If not for this, I wouldn't be the hamster that I am today. Thank you, nimrod, wherever you are.

-

Edited by eight bits

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Experience has convinced me that there is a persistence of the human personality beyond death, at least in some cases. Or, alternatively, there is an agency that can uncannily mimic same, to a degree that overrides any possibility of 'rational' explanation. And I do believe there is a divine aspect to humans, which is completely inexplicable in rational terms. Even Christ was perplexed by it.....again, from the Gospel of Thomas........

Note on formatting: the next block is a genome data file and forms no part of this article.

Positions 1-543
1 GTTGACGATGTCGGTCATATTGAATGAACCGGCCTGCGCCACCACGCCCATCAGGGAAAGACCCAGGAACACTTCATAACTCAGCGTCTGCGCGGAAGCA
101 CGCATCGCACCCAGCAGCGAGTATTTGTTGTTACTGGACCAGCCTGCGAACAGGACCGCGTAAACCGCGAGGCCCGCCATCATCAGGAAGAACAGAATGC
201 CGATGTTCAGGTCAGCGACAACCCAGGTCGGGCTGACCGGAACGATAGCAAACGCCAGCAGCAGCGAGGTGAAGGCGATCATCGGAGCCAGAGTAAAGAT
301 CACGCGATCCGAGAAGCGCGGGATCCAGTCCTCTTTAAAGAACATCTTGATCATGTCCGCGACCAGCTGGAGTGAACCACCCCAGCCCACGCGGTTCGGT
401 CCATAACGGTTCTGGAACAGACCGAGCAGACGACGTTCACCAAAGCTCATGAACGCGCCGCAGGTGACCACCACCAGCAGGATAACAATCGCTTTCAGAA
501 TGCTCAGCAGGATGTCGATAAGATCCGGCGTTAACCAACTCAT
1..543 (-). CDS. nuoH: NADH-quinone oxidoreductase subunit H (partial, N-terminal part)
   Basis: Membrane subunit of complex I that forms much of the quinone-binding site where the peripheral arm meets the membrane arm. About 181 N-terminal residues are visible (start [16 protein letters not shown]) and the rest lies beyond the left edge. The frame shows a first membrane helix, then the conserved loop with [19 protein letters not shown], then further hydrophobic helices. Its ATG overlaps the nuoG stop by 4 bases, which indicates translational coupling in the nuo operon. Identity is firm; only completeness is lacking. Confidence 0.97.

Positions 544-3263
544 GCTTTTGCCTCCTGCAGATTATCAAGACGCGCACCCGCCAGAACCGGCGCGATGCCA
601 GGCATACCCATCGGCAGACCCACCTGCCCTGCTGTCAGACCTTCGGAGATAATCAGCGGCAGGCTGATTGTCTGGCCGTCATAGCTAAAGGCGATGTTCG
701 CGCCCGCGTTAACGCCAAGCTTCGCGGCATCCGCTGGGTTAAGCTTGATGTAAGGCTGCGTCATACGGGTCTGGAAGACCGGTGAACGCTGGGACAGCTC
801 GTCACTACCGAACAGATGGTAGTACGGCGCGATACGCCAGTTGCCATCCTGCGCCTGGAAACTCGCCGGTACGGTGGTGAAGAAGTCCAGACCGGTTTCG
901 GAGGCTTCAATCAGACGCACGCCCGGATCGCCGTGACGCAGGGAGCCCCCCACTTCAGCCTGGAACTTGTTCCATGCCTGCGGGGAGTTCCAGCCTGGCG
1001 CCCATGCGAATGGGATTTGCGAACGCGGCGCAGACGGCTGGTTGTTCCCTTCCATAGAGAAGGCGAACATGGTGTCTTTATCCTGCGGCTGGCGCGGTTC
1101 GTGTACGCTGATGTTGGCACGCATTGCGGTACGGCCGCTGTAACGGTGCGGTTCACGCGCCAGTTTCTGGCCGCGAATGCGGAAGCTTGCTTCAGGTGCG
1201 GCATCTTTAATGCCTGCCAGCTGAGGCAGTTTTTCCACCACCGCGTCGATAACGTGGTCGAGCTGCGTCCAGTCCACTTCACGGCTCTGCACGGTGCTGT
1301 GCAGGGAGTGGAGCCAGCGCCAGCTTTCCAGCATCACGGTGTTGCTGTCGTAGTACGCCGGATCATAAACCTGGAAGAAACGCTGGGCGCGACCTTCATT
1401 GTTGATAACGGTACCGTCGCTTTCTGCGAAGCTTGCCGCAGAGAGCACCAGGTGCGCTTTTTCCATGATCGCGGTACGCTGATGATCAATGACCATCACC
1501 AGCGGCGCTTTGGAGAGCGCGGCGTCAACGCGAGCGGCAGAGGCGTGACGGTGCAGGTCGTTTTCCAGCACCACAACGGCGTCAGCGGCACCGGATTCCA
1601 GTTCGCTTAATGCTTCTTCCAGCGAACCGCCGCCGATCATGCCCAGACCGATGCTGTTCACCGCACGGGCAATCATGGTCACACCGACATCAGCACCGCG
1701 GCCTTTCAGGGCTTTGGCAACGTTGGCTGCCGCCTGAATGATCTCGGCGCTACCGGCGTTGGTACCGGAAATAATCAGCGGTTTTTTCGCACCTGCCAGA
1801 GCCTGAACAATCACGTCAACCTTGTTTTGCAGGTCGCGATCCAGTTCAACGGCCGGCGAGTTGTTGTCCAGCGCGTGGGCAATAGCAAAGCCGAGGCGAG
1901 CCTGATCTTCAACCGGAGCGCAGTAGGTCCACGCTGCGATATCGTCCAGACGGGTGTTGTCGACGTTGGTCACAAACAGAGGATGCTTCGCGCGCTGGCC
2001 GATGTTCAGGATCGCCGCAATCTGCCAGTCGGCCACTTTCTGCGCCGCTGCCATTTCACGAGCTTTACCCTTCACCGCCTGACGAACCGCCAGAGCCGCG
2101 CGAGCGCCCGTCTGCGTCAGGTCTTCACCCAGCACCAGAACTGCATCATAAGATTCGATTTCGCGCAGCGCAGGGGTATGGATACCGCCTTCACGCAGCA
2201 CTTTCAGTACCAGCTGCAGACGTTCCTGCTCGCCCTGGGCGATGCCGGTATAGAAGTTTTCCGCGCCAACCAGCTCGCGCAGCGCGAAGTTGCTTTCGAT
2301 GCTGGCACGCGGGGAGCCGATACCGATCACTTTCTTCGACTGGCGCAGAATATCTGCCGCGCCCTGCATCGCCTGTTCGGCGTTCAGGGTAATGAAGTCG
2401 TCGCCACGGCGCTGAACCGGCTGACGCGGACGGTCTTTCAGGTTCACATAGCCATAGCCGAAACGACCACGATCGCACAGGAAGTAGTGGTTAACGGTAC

29) Jesus said, "If the flesh came into being because of spirit, it is a wonder. But if spirit came into being because of the body, it is a wonder of wonders. Indeed, I am amazed at how this great wealth has made its home in this poverty."

Just so you know, quoting a fictitious book with no evidential foundation is not going to sway my mind of logic and reason.

Also, your "experiences" can easily be explained by the following...

Chemical releases in the brain

Auditory hallucinations/visual hallucinations

Coincidence, however miraculous they are.

Also, I'd like to hear your experience that so bluntly override any scientific/logical explanation because, chances are, they don't.